Recent Articles

  • The DNA Expansion Programme: reporting real achievement? portable document file (PDF)
    27th February 2006

    GeneWatch UK has serious concerns that a recent Home Office report - and the way its figures have been cited - is potentially misleading in a number of respects concerning the contribution of the DNA Expansion Programme to criminal intelligence in England and Wales. This briefing first outlines the potential dangers and benefits of the Database and then considers the extent to which the new Home Office report informs the debate.

  • Genetic discrimination by insurers and employers: still looming on the horizon. portable document file (PDF)
    14th February 2006

    An update on the use of genetic test results by employers and insurers

  • The Police National DNA Database: Balancing Crime Detection, Human Rights and Privacy. portable document file (PDF)
    1st January 2005

    Using DNA to trace people who are suspected of committing a crime is one of the biggest advances in tackling crime since fingerprinting. When DNA profiling is used wisely it can bring major benefits to society by helping to convict serious criminals including murderers and rapists. Concerns arise, however, when tissue samples, genetic information and personal data are stored indefinitely on a DNA database, like the police forensic database known as the National DNA Database (NDNAD). There are fears that this information may be misused in ways that threaten our individual rights as well as those of our families. We must be confident that the police and the Government use DNA in a way that respects our fundamental right to privacy and protects our civil liberties.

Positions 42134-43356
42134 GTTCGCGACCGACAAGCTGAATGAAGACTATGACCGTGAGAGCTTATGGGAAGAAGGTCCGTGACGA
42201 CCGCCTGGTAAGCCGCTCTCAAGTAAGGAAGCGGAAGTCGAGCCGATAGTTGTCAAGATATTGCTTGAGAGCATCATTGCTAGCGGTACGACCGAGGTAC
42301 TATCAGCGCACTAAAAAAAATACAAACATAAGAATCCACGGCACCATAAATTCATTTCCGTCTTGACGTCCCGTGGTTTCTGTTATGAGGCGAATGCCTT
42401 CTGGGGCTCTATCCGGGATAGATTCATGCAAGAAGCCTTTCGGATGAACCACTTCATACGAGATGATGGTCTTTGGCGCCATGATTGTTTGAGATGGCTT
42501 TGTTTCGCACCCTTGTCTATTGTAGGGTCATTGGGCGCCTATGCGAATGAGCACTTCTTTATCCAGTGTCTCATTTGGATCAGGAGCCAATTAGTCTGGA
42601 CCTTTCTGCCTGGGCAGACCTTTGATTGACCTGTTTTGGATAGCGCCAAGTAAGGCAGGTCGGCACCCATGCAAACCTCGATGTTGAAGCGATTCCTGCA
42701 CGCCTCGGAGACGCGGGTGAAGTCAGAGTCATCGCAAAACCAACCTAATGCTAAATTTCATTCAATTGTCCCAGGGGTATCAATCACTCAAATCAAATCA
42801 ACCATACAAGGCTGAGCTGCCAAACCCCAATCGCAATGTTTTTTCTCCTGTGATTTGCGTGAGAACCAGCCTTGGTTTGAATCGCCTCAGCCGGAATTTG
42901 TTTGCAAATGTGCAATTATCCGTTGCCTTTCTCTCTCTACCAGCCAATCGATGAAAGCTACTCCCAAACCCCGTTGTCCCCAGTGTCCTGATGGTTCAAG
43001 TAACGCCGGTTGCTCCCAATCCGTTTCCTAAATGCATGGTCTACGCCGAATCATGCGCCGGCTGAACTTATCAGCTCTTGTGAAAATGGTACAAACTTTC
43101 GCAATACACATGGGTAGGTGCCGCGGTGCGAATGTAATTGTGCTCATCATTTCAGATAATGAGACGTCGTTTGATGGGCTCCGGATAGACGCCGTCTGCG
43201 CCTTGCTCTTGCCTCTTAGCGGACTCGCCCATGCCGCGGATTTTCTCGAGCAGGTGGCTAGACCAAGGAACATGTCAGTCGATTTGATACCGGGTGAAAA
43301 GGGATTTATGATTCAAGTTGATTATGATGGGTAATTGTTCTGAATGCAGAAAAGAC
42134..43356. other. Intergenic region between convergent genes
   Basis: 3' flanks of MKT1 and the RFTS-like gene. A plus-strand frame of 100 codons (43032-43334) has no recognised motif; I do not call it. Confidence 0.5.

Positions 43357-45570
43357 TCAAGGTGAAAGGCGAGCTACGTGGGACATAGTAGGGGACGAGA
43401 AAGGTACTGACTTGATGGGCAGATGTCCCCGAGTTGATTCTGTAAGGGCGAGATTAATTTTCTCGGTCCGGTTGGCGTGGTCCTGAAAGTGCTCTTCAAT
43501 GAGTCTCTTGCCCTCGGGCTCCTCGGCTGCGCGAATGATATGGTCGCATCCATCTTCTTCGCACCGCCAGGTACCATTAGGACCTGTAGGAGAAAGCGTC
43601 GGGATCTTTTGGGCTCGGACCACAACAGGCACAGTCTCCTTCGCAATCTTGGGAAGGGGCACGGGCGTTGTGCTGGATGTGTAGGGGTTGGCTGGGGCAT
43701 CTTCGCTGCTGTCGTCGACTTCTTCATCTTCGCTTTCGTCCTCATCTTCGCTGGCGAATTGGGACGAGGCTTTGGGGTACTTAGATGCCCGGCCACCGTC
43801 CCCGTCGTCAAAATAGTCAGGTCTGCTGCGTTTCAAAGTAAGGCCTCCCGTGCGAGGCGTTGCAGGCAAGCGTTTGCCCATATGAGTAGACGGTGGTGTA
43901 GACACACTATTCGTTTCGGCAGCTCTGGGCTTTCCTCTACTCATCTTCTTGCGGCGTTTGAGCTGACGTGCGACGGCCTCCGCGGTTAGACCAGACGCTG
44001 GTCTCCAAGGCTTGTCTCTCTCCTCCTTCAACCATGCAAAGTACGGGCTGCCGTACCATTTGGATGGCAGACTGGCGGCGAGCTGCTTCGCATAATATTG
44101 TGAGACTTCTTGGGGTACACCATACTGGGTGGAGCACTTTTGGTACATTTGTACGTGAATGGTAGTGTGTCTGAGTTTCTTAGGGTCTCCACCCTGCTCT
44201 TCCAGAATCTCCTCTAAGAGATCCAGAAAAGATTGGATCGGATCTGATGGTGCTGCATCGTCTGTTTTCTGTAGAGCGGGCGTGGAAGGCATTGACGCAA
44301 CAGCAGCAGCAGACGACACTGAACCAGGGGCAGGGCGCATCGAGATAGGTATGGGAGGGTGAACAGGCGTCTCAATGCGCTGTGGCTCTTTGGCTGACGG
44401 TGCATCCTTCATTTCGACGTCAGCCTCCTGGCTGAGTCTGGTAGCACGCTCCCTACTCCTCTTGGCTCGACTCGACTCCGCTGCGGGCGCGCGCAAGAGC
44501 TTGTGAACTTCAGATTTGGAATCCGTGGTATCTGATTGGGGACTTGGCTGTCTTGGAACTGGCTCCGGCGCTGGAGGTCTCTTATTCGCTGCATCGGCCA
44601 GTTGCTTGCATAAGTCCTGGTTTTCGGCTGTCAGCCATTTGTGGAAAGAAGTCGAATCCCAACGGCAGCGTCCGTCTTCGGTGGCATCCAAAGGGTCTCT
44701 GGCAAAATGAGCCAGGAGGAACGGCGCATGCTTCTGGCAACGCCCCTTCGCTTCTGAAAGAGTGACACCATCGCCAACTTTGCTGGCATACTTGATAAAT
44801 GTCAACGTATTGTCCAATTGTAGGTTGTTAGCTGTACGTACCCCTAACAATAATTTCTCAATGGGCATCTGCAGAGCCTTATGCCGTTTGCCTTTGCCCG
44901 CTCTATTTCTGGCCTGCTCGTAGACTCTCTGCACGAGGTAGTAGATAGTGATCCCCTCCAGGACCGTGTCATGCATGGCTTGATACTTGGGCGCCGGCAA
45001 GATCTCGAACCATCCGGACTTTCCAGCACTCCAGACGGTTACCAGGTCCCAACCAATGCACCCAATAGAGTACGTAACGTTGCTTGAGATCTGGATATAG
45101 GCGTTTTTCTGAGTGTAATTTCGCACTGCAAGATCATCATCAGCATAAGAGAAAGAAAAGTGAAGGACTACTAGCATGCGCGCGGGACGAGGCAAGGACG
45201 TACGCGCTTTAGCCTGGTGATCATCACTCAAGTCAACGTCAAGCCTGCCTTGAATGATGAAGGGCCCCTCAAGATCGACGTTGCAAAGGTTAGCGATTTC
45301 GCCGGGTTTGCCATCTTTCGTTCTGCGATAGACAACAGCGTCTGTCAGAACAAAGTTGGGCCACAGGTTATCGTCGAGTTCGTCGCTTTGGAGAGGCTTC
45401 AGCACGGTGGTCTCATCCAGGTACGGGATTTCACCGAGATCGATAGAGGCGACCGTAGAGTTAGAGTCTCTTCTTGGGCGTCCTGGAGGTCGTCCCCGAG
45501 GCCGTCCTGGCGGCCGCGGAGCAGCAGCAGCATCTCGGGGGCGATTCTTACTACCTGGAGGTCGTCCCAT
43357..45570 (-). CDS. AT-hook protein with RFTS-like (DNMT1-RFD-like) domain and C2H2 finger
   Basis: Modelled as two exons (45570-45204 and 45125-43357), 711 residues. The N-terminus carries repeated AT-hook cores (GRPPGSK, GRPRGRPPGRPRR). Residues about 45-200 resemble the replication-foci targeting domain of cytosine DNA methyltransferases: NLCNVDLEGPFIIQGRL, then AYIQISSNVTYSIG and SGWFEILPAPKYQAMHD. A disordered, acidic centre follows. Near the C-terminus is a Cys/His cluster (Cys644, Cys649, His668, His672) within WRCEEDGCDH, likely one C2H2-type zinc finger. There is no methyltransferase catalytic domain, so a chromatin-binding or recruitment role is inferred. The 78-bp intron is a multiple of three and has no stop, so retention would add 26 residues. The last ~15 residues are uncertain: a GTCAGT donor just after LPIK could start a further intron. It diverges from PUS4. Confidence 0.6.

• Genetic Testing in the Workplace portable document file (PDF)
    31st May 2003

    This report is concerned with the potential misuse of genetic information by employers. It provides a brief introduction to the kinds of genetic tests that might be used for employment purposes and reviews the research evidence linking genes to occupational illness. The limitations of this research are then discussed. A short description of current research activity in this area in both the USA and the UK is also provided.

    The report goes on to consider why employers might be interested in using genetic tests and whether they would be likely to benefit from their introduction. Current UK legislation surrounding workplace health and safety is reviewed to consider how genetic testing might fit with current employment practice and the legal roles and responsibilities of employers.

    The implications for employees are also discussed, highlighting potential benefits and the possibility of genetic discrimination. Finally, the limitations of existing UK laws and safeguards are considered and the changes necessary to prevent genetic discrimination in employment are identified.

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